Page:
“What does it do? It makes me tranquil and less uptight,” said patient Moshe Rott, reports Eric W. Dolan at Raw Story. “I’m able to take it easy, and I feel restful. Before that my hands were in pain, like someone suffering from Parkinson’s disease. It stopped after three months. My hands don’t shake anymore, and it’s totally different.”

“We were just looking for some kind of medicine that would bring relief, and we found it,” remarked Inbal Koren, head nurse at Hadarim Geriatric Home.
Pain specialist Dr. Bareket Schiff-Karen recommends medical cannabis to some of her patients.
“If the question is relieving pain and leading a normal life as opposed to being dependent on a drug, then why not take that drug to improve one’s quality of living?” Schiff-Karen asked.
“The Ministry of Health claims that these patients possess scientific evidence that their illness can be relieved by using cannabis.”
An instructor from one of the providing companies said that the most crucial point about cannabis is that it’s not dangerous or hazardous to the patient.

How To: Legally Obtain A Medical Marijuana Recommendation

Always wondered how to get a medical marijuana card?

Watch this video, super informative and valid for all states that currently approve marijuana.

Give us your feedback!

How To: Get A Medical Marijuana Card in Washington State

Washington State Marijuana

You do not need to carry a medical marijuana card to legally use medical marijuana in the state of Washington. If you are a qualifying patient, all you need is a written recommendation from your health provider.  If you have been told by a clinic that you must purchase a card or permit from them – this is not true.  There are groups or clinics in Washington that may charge a fee for you to see a doctor, but you are not required to visit a certain clinic or join an organization to get a medical marijuana recommendation from a health care provider.

Medical Marijuana Use in Washington State: Qualifying medical conditions

  • Cancer
  • Human immunodeficiency virus (HIV)
  • Multiple sclerosis
  • Epilepsy or other seizure disorder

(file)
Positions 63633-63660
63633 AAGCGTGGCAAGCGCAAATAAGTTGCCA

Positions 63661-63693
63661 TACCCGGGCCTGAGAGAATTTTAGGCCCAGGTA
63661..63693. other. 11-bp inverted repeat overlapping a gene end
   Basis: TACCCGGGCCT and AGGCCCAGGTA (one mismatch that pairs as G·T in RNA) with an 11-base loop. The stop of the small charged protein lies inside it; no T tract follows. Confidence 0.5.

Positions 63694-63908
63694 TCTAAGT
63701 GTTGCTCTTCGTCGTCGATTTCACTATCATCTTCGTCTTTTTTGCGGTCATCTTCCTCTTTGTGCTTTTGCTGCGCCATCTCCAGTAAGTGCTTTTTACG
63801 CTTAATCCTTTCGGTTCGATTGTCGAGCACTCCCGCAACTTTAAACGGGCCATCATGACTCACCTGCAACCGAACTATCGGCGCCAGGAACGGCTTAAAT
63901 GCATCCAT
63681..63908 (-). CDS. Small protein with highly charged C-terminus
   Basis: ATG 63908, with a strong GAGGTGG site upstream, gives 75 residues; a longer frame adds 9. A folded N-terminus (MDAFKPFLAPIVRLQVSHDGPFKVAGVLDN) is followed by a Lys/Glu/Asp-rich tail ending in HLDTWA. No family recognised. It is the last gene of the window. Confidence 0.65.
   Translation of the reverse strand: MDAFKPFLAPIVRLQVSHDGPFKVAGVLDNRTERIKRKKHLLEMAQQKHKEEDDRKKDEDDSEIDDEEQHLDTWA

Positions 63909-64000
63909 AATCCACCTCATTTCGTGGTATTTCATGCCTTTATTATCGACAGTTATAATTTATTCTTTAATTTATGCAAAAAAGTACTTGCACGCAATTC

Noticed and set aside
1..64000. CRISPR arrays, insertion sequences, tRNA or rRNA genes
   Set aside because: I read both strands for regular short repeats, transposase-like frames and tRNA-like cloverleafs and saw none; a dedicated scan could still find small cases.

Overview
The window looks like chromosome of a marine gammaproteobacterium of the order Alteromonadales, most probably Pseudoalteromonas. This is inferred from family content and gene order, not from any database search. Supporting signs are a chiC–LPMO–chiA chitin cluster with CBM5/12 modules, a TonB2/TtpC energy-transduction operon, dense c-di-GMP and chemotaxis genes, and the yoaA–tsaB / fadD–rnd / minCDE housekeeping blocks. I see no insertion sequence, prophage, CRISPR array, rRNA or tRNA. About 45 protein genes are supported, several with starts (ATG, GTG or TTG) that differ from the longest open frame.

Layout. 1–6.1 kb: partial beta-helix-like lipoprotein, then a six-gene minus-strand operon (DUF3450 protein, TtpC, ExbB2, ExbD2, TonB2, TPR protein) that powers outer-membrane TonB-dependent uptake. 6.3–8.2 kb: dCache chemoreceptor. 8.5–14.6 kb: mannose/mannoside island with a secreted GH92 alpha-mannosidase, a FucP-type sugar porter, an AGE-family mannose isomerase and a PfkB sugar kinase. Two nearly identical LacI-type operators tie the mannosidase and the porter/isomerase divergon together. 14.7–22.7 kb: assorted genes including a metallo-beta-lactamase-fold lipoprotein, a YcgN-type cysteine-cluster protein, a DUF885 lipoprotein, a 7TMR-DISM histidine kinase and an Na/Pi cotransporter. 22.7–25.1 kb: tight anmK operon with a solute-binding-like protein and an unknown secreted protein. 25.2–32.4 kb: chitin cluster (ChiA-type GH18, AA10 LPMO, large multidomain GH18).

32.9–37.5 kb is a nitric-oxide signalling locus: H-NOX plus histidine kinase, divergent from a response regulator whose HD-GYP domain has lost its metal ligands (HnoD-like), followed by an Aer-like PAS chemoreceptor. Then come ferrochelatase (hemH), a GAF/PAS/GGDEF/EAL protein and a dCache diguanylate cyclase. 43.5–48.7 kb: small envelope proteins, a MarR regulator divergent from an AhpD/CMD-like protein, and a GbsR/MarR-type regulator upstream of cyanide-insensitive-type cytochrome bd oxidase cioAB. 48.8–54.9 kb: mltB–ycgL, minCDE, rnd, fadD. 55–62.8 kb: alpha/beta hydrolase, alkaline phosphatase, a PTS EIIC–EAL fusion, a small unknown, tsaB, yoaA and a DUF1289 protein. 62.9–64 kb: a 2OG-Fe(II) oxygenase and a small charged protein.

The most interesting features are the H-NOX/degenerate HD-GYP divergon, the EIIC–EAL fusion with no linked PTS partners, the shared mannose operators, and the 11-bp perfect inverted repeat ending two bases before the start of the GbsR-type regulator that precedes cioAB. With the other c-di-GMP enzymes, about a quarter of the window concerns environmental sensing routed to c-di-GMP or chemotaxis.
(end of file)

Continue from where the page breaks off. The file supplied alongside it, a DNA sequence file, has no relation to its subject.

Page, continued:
• Spasticity disorders
  • Intractable pain, (that is pain unrelieved by standard medical treatments and medications)
  • Glaucoma, either acute or chronic (increased intraocular pressure unrelieved by standard treatments and medications)
  • Crohn’s disease with debilitating symptoms unrelieved by standard treatments or medications
  • Hepatitis C with debilitating nausea or intractable pain unrelieved by standard treatments or medications
  • Diseases, including anorexia, resulting in the following symptoms which are unrelieved by standard treatments or medications:
    • Nausea
    • Vomiting
    • Wasting
    • Appetite loss
    • Cramping
    • Seizures
    • Muscle spasms
    • Spasticity
    • Any other medical condition duly approved by the Washington state medical quality assurance commission in consultation with the board of osteopathic medicine and surgery.

Anyone may petition the commission to add a condition to the list. By law, the commission will consult with the Board of Osteopathic Medicine and Surgery. For more information about this process, you may contact the commission at: Medical Quality Assurance Commission, PO Box 47866, Olympia WA 98504-7866

Medical Marijuana Use in Washington State: Authorized Health Care Providers

The following providers may recommend marijuana:

  • Medical Doctors (MDs)
  • Physician Assistants (PAs)
  • Osteopathic Physicians (DOs)
  • Osteopathic Physician Assistants (OA)
  • Naturopathic Physicians (ND)
  • Advanced Registered Nurse Practitioners (ARNPs)

Health care providers licensed in another state may not recommend marijuana; the law says the health care provider must be licensed in Washington.  The Department of Health does not keep information on health providers who are known to recommend marijuana as a medication.

Medical Marijuana Use in Washington State: Valid Written Recommendation

Beginning June 10, 2010, a recommendation must be written on tamper-resistant paper. It must also include an original signature by the health care provider, a date, and a statement that says in the health care provider’s professional opinion the patient may benefit from the medical use of marijuana. The 2010 law change also prohibits the use of a copy of the patient’s medical records in lieu of a recommendation.

Medical Marijuana Use in Washington State: Obtaining Marijuana

The law does not allow dispensaries, neither does it allow for the buying or selling of cannabis. Washington State law does allow a qualifying patient or designated provider to grow medical marijuana.

  • A qualifying patient and a designated provider may possess a total of no more than twenty-four ounces of useable marijuana, and no more than fifteen plants.
  • Useable marijuana” means the dried leaves and flowers of the Cannabis plant family Moraceae. Useable marijuana excludes stems, stalks, seeds and roots.
  • Plant” means any marijuana plant in any stage of growth
  • The given amounts represent the total amount of marijuana that may be held between both patient and designated provider
  • A designated provider must be at least 18 years old and must be designated in writing by the qualifying patient
  • A designated provider can only be a provider for one patient at any one time
  • The law does not say that a patient may or may not also be a designated provider
  • It does say that a designated provider may not consume a qualifying patient’s medical marijuana

Medical Marijuana Use in Washington State: Designated Provider

  • A designated provider must be at least 18 years old and must be designated in writing by the qualifying patient